October 3, 2013

Corn Prices Continue to Slump in Mato Grosso

Slumping corn prices have led to very slow corn sales in Mato Grosso, which is Brazil's largest corn producing state. During September, the corn prices in the state averaged R$ 10.13 per sack of 60 kilograms (approximately US$ 2.00 per bushel), which was the low point thus far for 2013. The average price in September 2012 was R$ 19.10 (approximately US$ 4.40 per bushel) with some farmers selling their corn for as much as R$ 23.20 per sack (approximately US$ 5.25 per bushel). If farmers were fortunate enough to sell their corn during July or August of 2012, the prices were even higher.

The ultra-low prices are the result of a combination of record large production, high transportation costs, falling international corn prices, logistical bottlenecks, and a lack of adequate storage capacity for the crop. The Mato Grosso Institute of Agricultural Economics (Imea) estimates that the cost of producing the corn in the state is in the range of R$ 12 to R$ 16 per sack or approximately US$ 2.37 to 3.15 per bushel.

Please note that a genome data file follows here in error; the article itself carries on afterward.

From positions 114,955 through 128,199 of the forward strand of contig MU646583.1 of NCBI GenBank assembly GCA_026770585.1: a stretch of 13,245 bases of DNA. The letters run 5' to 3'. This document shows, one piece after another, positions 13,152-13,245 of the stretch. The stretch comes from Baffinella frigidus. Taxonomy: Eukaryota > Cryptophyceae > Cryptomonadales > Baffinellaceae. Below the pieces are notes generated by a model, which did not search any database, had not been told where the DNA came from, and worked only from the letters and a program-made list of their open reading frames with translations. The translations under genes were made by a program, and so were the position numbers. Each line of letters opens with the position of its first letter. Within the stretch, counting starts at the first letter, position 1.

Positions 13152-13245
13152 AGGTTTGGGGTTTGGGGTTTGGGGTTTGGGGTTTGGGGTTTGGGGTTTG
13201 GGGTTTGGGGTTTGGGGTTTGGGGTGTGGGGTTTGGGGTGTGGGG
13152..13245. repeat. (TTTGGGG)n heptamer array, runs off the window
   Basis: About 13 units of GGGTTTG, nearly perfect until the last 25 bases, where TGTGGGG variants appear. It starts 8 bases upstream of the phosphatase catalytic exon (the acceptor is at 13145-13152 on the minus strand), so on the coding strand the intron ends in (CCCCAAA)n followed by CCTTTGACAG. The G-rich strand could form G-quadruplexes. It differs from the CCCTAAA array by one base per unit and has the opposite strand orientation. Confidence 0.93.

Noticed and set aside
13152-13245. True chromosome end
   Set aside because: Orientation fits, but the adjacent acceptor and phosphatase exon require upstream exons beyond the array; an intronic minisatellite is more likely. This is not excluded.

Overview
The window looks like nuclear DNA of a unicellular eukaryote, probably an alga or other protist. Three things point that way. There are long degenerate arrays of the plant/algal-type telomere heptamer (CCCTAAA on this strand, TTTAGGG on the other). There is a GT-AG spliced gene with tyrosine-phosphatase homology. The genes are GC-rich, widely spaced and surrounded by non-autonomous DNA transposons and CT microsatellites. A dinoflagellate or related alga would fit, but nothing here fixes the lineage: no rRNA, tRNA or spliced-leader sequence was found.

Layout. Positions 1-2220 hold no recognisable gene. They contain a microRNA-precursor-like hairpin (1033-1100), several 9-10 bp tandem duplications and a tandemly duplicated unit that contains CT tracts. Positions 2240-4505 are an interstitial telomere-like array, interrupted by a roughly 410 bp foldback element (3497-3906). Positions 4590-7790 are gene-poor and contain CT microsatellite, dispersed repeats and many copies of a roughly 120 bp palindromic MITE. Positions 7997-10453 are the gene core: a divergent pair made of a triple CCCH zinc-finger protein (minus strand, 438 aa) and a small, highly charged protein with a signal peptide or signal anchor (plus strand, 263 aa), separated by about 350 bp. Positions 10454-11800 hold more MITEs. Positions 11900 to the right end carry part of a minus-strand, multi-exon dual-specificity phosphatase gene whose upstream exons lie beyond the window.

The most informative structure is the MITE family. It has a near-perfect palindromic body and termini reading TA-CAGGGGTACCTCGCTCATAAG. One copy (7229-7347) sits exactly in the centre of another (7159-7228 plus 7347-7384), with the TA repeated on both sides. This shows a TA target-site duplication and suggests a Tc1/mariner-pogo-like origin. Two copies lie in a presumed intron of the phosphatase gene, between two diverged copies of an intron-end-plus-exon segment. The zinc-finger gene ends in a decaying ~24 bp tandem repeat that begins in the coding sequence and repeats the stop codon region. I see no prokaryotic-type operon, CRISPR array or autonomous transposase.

The Brazilian government has been trying to support the local corn prices by purchasing corn at a guaranteed minimum price of R$ 13.00 per sack (approximately US$ 2.95 per bushel) through its Pepro Program. Thus far they have purchased 6.7 million tons of corn or about one third of the state's total production. Even with these substantial purchases by the federal government, it still hasn't been enough to support the local corn prices that in some cases has fallen to low as R$ 7.60 a sack (approximately US$ 1.50 a bushel).

As a result of the very low prices, farmers have been very slow sellers of their 2013 corn with only 44% of the crop sold compared to 90% that was sold last year at this time. Farmers are expected to continue to be slow sellers at least in the near term. They will have to empty out their grain bins though before they start harvesting their 2013/14 soybean crop early next year.